for it yourself, it’s two euros 50. (Laughter) Now in some ways, given that you can have Rome with coffee, why would you possibly
want Rome without coffee? It’s like having your car stolen.
It’s an inferior option. But guess what happened? The moment you add Rome without coffee, Rome with coffee becomes more popular,
and people choose it. The fact that you have Rome without coffee makes Rome with coffee look superior, and not just to Rome without coffee —
even superior to Paris. (Laughter) Here are two examples of this principle. This was an ad in The Economist
a few years ago that gave us three choices: an online subscription for 59 dollars, a print subscription for 125 dollars, or you could get both for 125. (Laughter) Now I looked at this,
and I called up The Economist, and I tried to figure out
what they were thinking. And they passed me from one person
to another to another, until eventually I got to the person
who was in charge of the website, and I called them up, and they went
to check what was going on. The next thing I know,
the ad is gone, no explanation. So I decided to do the experiment that I would have loved
The Economist to do with me. I took this and I gave it
to 100 MIT students. I said, “What would you choose?” These are the market shares —
most people wanted the combo deal. Thankfully, nobody wanted
the dominant option. That means our students can read. (Laughter) But now, if you have an option
that nobody wants, you can take it off, right? So I printed another version of this, where I eliminated the middle option. I gave it to another 100 students.
Here is what happened: Now the most popular option
became the least popular, and the least popular
became the most popular. What was happening
was the option that was useless, in the middle, was useless
in the sense that nobody wanted it. But it wasn’t useless in the sense
that it helped people figure out what they wanted. In fact, relative
to the option in the middle, which was get only the print for 125, the print and web for 125
looked like a fantastic deal. And as a consequence, people chose it. The general idea here, by the way, is that we actually don’t know
our preferences that well. And because we don’t know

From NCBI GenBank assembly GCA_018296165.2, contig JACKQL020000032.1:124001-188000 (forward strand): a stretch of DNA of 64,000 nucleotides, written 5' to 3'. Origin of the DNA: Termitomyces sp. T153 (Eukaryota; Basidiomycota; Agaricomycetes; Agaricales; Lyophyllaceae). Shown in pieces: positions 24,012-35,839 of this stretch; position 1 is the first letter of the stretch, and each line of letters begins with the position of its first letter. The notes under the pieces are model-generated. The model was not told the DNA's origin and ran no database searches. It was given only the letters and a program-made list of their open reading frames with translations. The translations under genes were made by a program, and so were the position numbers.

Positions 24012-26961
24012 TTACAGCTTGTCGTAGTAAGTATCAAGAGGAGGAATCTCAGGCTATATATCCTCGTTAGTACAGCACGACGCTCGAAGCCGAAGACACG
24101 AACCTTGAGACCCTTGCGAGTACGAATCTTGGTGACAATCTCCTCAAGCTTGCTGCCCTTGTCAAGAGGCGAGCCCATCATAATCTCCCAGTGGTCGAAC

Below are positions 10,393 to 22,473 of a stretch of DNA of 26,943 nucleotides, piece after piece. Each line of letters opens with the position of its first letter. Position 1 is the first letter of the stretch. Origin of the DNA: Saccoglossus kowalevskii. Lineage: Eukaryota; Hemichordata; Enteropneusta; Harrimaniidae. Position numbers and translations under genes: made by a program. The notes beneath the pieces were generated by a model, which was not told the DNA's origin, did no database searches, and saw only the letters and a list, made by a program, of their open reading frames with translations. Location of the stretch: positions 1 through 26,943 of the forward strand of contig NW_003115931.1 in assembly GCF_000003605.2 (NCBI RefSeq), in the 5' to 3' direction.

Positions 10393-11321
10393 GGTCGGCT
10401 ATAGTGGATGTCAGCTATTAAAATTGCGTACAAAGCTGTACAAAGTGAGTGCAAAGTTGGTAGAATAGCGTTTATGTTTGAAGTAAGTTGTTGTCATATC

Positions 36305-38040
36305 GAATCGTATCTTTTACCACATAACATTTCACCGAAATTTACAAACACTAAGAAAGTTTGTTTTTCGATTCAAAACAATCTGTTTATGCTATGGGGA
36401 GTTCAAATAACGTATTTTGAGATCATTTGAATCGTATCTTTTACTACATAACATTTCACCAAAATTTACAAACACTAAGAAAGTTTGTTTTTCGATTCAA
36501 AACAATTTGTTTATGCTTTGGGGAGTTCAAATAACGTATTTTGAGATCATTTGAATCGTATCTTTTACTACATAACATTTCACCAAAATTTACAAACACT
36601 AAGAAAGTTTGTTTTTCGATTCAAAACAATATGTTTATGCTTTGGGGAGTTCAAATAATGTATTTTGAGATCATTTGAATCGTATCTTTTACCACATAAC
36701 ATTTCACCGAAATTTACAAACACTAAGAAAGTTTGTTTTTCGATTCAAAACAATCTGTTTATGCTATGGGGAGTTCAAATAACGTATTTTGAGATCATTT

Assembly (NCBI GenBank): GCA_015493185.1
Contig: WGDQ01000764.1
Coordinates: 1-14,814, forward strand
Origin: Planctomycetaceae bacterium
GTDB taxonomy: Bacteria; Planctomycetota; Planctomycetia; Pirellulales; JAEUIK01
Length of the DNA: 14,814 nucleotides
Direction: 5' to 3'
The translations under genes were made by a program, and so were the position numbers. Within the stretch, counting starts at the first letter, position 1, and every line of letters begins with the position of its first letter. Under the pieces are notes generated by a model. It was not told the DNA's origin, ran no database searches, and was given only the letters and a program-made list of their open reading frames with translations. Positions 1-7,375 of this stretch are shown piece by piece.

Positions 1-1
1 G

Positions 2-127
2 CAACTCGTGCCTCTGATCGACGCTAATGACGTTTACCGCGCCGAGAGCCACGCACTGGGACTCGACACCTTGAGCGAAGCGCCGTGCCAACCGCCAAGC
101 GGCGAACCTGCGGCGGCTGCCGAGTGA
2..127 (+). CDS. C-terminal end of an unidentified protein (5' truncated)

our preferences that well, we’re susceptible to all of these
influences from the external forces: the defaults, the particular options
that are presented to us, and so on. One more example of this. People believe that when we deal
with physical attraction, we see somebody, and we know immediately
whether we like them or not, if we’re attracted or not. This is why we have
these four-minute dates. So I decided to do
this experiment with people. I’ll show you images here, no real people,
but the experiment was with people. I showed some people a picture
of Tom, and a picture of Jerry. and I said, “Who do you want to date? Tom or Jerry?” But for half the people,
I added an ugly version of Jerry. I took Photoshop and I made
Jerry slightly less attractive. (Laughter) For the other people, I added
an ugly version of Tom. And the question was,
will ugly Jerry and ugly Tom help their respective,
more attractive brothers? The answer was absolutely yes. When ugly Jerry was around,
Jerry was popular. When ugly Tom was around, Tom was popular. (Laughter) This of course has two
very clear implications for life in general. If you ever go bar-hopping,
who do you want to take with you? (Laughter) You want a slightly uglier
version of yourself. (Laughter) Similar, but slightly uglier. (Laughter) The second point, or course, is that
if somebody invites you to bar hop, you know what they think about you. (Laughter) Now you get it. What is the general point? The general point is that, when we think about economics, we have
this beautiful view of human nature. “What a piece of work is a man!
How noble in reason!” We have this view of ourselves, of others. The behavioral economics perspective
is slightly less “generous” to people; in fact, in medical terms, that’s our view. (Laughter) But there is a silver lining. The silver lining is, I think, kind of the reason that behavioral
economics is interesting and exciting. Are we Superman, or are we Homer Simpson? When it comes to building